Mention the matter of hair-covered man-beasts and images of Bigfoot and the Abominable Snowman will inevitably surface. But, the fact is that there are tales of far stranger creatures which also fall into that same category. Some of them are almost beyond weird. And, today, I'm sharing with you a few accounts which demonstrate just how weird things can really get. That one location should have in its midst no less than two cryptid apes may sound unlikely. That is, until one realizes that the Philippines are actually comprised of more than 7,000 islands, many of them rarely visited. On various islands in the area, reports come of the Kibaan. Child-sized, covered in hair, and sporting gold-colored fangs, they like nothing better than to relax in trees and strum guitar-like instruments that they fashion out of local trees.
Of course, all of this collectively sounds like a creature born out of folklore and mythology, rather than history and reality. As with most folklore and mythology, however, there is usually a nugget of truth to be found when one goes looking for it. And that applies to the Kibaan, too. It’s very possible that the folkloric Kibaan may actually have been something known as the Amomongo. Whereas the physical appearance and actions of the Kibaan sound most unlikely (and particularly so in terms of their musical prowess...), the Amomongo sounds much more plausible.
By just about all accounts, it’s a monkey that walks upright and stands around five-feet in height. Unlike some of its more placid cousins around the world, the Amomongo is downright violent and even murderous. As a perfect example, in June 2008, controversial reports surfaced out of La Castellana. Both farm animals and people were reportedly attacked by the fast-running, muscular beast, which spent most of its time lurking around the base of the 8,000-foot-high, still active, Kanlaon Volcano.
Over the course of June 9 to 10, a number of people were attacked by a marauding, hair-covered hominid that tore into the flesh of its victims with razor-sharp claws. Elias Galvez and Salvador Aguilar were two of the fortunate ones: they managed to escape from the clutches of the beast, but not before suffering from deep lacerations. As is so often the case in such incidents, the wave of Amomongo attacks ended as mysteriously, and as quickly, as it began. Moving on...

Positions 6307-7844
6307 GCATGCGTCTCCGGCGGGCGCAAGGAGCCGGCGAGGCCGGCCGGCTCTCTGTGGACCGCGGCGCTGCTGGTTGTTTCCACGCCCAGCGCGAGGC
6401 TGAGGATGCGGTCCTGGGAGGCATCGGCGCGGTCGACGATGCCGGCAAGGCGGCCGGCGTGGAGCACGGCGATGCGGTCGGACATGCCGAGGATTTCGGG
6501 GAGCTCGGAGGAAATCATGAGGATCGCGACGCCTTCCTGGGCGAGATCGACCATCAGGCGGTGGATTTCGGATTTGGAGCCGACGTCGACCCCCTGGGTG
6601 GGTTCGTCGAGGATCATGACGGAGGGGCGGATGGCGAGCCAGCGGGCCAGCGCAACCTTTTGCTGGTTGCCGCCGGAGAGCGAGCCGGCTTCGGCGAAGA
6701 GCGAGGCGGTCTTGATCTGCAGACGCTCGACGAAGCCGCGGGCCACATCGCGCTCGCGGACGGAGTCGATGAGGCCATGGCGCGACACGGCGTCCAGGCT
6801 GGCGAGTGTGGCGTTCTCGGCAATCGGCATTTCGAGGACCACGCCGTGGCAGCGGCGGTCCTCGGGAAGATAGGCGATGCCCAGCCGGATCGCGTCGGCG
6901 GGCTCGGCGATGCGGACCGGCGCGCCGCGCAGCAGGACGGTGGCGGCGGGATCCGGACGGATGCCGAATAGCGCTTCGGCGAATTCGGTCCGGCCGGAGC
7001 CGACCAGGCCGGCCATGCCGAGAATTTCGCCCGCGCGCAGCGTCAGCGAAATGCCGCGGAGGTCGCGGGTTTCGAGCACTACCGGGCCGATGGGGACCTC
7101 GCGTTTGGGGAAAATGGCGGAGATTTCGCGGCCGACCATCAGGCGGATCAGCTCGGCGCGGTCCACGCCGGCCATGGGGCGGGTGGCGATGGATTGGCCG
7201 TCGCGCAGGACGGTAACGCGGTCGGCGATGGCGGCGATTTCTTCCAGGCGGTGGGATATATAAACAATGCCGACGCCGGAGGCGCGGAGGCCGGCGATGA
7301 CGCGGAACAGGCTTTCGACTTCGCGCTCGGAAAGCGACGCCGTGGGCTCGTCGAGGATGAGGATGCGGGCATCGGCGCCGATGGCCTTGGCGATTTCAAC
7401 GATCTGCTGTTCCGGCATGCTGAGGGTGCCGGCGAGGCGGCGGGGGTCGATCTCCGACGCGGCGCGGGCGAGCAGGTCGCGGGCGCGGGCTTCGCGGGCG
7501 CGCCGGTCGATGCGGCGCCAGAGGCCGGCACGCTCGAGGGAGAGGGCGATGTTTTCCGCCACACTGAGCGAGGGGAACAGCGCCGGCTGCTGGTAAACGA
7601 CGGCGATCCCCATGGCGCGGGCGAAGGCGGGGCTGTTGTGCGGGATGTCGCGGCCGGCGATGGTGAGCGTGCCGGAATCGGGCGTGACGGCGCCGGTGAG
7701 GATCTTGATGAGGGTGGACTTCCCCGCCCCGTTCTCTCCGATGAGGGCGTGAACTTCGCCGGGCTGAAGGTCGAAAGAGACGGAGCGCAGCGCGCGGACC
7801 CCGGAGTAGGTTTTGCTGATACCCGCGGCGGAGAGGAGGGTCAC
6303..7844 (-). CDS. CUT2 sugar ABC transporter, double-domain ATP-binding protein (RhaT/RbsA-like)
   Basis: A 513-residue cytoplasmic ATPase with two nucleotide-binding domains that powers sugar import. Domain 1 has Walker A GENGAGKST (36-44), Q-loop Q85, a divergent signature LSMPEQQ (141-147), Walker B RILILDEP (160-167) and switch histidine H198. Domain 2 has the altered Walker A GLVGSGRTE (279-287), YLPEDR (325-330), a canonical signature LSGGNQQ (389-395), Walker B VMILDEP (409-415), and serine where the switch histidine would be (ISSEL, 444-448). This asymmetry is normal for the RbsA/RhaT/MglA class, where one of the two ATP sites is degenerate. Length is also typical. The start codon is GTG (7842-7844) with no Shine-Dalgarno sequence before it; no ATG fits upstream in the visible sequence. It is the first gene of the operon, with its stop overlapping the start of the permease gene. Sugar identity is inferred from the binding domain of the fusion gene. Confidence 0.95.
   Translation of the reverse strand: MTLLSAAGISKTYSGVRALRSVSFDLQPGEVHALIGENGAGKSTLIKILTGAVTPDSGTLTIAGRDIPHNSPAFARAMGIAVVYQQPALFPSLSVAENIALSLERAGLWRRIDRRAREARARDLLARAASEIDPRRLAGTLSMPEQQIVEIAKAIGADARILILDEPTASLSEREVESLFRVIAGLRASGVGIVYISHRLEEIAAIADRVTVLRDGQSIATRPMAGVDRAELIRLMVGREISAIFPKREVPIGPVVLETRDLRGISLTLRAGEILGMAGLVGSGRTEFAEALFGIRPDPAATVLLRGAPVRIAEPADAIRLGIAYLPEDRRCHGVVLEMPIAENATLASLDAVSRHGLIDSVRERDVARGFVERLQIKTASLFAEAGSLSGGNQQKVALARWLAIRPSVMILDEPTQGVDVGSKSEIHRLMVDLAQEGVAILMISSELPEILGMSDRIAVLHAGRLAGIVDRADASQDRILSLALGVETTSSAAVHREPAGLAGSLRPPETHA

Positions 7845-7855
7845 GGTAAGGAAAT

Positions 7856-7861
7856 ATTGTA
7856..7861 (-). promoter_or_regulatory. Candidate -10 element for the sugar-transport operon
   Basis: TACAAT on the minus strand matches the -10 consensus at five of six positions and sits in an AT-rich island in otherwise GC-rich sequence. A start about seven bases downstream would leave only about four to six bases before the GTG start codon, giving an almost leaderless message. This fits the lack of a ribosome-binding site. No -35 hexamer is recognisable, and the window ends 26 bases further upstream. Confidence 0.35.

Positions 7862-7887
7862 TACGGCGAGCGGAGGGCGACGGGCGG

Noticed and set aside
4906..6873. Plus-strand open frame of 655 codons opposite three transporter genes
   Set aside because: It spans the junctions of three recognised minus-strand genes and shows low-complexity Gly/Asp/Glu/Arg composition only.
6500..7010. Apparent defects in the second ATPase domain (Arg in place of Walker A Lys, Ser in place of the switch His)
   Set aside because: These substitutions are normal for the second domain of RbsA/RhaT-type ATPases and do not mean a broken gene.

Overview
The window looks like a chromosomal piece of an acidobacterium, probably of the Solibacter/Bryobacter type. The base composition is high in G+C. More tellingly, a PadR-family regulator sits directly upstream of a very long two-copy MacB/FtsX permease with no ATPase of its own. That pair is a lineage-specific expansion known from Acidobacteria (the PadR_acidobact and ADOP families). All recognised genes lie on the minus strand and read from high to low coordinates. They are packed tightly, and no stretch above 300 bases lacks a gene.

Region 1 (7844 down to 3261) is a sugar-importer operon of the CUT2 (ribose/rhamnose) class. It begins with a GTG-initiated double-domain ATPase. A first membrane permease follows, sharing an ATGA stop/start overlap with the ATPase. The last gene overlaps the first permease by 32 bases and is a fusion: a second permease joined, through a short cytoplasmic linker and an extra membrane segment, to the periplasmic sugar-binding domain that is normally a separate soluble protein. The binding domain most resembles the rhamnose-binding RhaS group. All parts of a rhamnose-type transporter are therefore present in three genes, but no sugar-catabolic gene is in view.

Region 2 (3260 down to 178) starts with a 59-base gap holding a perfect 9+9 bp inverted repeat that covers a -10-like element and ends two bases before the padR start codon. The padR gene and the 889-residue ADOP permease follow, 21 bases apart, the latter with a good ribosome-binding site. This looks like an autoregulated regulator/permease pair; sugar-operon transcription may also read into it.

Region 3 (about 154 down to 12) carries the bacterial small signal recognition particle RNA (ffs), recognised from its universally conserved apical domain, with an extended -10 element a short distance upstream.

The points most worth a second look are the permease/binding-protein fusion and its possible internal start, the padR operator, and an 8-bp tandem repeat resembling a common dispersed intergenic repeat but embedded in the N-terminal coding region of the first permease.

It’s not often that one gets to read an account of a Bigfoot-type from someone deeply familiar with the long-gone world of pirates! But, that’s exactly what happened in 1678, when a man named Alexander O. Exquemelin penned a book on Jack Sparrow-like exploits, many of which occurred in South America.The book's title: The Buccaneers of America. In terms of the location of the mysterious creatures chronicled by Exquemelin, it was Maracaibo, Venezuela, which the author described as “a very handsome city with fine-looking houses along the waterfront." Exquemelin continued: “Beautiful rivers flow through all the surrounding countryside…the fertile land stretches some twenty leagues, being bounded on the lake side by swamps and on the other by high mountains, always covered with snow.”
One could make a sound argument that this was prime territory in which one might find a colony of creatures resembling Bigfoot. Exquemelin’s next words suggest that was exactly the case: “A Spaniard told me of a sort of people who live in these mountains, of the same stature as the Indians, but with short curly hair and with long claws on their feet like apes. Their skin resists arrows, and all sharp instruments, and they are very agile climbers, having tremendous strength. The Spaniards attempted to kill some of the tribe with their lances, but the iron could not pierce their tough skin. These wild men managed to seize some of the Spaniards, carrying them up to the tree-tops and hurling them to the ground. These people have never been heard to speak. Sometimes they come down to the plantations at the foot of the mountains and carry off any women slaves they can capture.”
This particular case presents us with a bit of a conundrum: on the one hand, the animals appear to have had definitive human traits. Yet, on the other hand, they apparently lacked a language. Plus, their superior agility while climbing trees places them far more into an apish category. A mystery, indeed...